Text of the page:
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As the Seahawks search for pass rush, Yetur Gross-Matos stands out in a thin draft class

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NCAA Football: Purdue at Penn State John Jones-USA TODAY Sports

At the conclusion of the 2019 season, it was clear the Seahawks had to do something to improve their pass rush. Jadeveon Clowney was too often forced to act as a one-man army, while Ezekiel Ansah and L.J. Collier were largely anonymous (though Rasheem Green’s improvement was a bright spot).

Free agency has largely come and gone, and Seattle did act to add to their stable of edge rushers, bringing back fine secondary rushers in Bruce Irvin and Benson Mayowa. However, with Clowney—and Everson Griffen—still on the open market, the Seahawks can use another rusher off the edge, preferably one who threatens with speed. Though it is, in large part, a shallow class of what Seattle would define as LEOs, one defender stands out as a potentially impactful addition: Penn State’s Yetur Gross-Matos.

As the prospect most often connected with the Seahawks since the pre-draft process began, there seems to be mock draft fatigue settling in around Gross-Matos and Seattle. There’s a reason why the former Nittany Lion is consistently slotted in at pick 27, though—his fit with the Seahawks is so clear and so obvious. So too was Gross-Matos’s college production, totaling 20 sacks, 10 QB hits and 50 hurries in three seasons, according to Pro Football Focus.

Gross-Matos has a fantastic build, at 6-foot-5 and 266 pounds, with long 34 7/8” arms. While he is already carrying a good amount of weight, his frame suggests he’ll be able to add functional strength without losing his quick-twitch. In year one, Gross-Matos may see the field strictly as a pass rusher in a rotational role, but if he is able to fill out, he has the upside to be a down-in, down-out starter—and a player with the body type to get by as both a LEO and a 5-technique.

Gross-Matos’s get off is solid—he doesn’t fire off the line of scrimmage but he comes off the ball with more than enough pace to corner and is an explosive athlete. Where his short-area quickness really excites, however, is when he loops inside from the edge. In those situations, his speed shines and he has the ability to shoot through untouched or create miscommunication for the opposition. Gross-Matos’s length and quickness is a mismatch against interior players, so much so that Penn State took to reducing the 266-pound rusher inside on 14 percent of his snaps in 2019, according to Pro Football Focus.

Still in the process of filling out his frame, Gross-Matos’s power is most effective when he can convert speed to power, where his superior athleticism and length provide him with a competitive advantage over his opposition. In those moments, his hands seemingly explode into the tackle’s chest and he gets fantastic movement. However, against the run, he can be washed out of the play and should be expected to add further strength to his frame to become a three-down starter—otherwise, he could be too consistently overwhelmed on the edge, particularly at the point of attack.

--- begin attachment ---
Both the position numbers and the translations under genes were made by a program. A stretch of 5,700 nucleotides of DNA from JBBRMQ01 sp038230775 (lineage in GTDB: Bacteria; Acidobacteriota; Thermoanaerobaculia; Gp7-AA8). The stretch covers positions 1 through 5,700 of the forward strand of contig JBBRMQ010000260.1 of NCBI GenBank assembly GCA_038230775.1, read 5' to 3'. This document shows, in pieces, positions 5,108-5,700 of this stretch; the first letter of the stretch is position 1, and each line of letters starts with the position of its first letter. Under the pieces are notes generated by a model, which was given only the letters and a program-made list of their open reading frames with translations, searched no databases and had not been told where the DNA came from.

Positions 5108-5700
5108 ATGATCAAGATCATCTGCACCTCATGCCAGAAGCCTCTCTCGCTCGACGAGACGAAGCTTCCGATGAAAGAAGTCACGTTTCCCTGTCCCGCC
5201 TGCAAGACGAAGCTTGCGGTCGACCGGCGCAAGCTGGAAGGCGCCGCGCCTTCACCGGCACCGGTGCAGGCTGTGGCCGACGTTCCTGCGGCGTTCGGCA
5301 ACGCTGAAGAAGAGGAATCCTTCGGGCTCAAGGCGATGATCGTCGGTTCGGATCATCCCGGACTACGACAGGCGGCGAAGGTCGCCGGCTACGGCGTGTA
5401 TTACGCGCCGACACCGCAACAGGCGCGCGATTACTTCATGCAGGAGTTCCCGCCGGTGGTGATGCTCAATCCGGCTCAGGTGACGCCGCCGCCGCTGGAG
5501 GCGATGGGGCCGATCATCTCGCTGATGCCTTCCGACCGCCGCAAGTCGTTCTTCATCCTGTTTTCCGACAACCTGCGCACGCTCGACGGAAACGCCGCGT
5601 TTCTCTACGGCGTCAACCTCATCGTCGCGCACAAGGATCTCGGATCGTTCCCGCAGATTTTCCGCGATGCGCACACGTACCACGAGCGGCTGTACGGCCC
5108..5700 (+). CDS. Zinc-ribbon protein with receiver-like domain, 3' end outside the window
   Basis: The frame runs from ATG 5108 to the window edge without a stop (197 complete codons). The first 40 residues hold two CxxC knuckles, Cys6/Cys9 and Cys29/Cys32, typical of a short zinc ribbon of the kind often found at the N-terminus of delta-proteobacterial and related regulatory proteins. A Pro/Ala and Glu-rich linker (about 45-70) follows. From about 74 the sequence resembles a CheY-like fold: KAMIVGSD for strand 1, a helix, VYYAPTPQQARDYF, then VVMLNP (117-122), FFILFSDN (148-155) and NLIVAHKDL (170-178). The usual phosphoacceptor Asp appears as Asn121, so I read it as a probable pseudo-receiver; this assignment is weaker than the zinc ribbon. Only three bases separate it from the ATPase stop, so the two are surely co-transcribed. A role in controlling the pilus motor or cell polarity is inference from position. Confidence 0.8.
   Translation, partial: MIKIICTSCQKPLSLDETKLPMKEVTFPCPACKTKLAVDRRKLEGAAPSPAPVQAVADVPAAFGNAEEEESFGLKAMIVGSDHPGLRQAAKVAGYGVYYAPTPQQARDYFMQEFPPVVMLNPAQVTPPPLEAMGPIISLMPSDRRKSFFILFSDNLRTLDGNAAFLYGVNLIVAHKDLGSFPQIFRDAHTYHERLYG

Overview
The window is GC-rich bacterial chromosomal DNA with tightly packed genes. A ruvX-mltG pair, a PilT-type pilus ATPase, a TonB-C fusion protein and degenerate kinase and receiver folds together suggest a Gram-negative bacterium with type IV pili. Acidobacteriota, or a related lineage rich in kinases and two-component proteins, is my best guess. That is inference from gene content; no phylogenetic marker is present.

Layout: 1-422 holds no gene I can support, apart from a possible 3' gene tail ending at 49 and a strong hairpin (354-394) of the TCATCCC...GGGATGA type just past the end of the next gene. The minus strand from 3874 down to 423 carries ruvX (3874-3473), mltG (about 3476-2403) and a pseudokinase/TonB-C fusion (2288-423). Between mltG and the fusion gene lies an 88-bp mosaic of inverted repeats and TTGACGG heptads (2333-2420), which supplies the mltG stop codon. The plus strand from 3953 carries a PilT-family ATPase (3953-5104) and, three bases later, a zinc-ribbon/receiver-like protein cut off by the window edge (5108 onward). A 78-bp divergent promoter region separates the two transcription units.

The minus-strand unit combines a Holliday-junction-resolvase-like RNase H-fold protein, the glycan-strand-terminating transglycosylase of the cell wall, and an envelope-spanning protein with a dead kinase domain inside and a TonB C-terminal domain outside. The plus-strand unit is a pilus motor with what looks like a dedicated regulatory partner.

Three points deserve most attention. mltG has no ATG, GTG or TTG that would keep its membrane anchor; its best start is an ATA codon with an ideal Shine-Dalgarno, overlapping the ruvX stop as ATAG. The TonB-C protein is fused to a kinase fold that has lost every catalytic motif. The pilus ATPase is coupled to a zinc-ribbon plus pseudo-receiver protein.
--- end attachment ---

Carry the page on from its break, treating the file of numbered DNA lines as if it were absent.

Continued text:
As a rookie, Gross-Matos’s wins will come largely through athleticism, flexibility, and quickness. He is an extremely fluid rusher coming off the edge, able to bend around the corner against slower-footed tackles and close on the quarterback to finish. However, his hand usage will need to continue to develop as he takes on bigger and more talented opposition in the NFL. Despite his long arms, he has a hard time disengaging with regularity—his length just is not used with the same effect as when he is able to get into a tackle’s chest. When he does win with his hands, it most often comes with a rip move—adding to that repertoire will be crucial for Gross-Matos to reach his ceiling.

Beyond his physical traits, there are a pair of factors that will presumably draw Seattle to Gross-Matos. The first is his motor: he consistently plays hard in pursuit and made several impressive run stops from the backside. A willingness to chase the ball down and across the field is an important trait for Seahawks defensive linemen, and Gross-Matos has it. His competitive toughness should not be a question mark.

The second factor is his backstory: Gross-Matos tragically lost his father and brother in separate incidents, and to hear him discuss the impact those moments had is to hear a player whose story will resonate deeply with Pete Carroll. Both the player and the person are in line with Carroll and Seattle’s values.

The additions of Mayowa and Irvin in free agency, and the looming presence of Griffen and Clowney in free agency, suggests that perhaps the Seahawks will look to the interior for their next piece of the pass rush puzzle. Without a long-term foundational player on the edge, however, they may be drawn to Gross-Matos. While not a guaranteed hit, wherever he ends up selected, he is an incredibly tantalizing physical package. If Seattle believes in their ability to develop pass rushers, Gross-Matos’s ceiling will be well worth the gamble.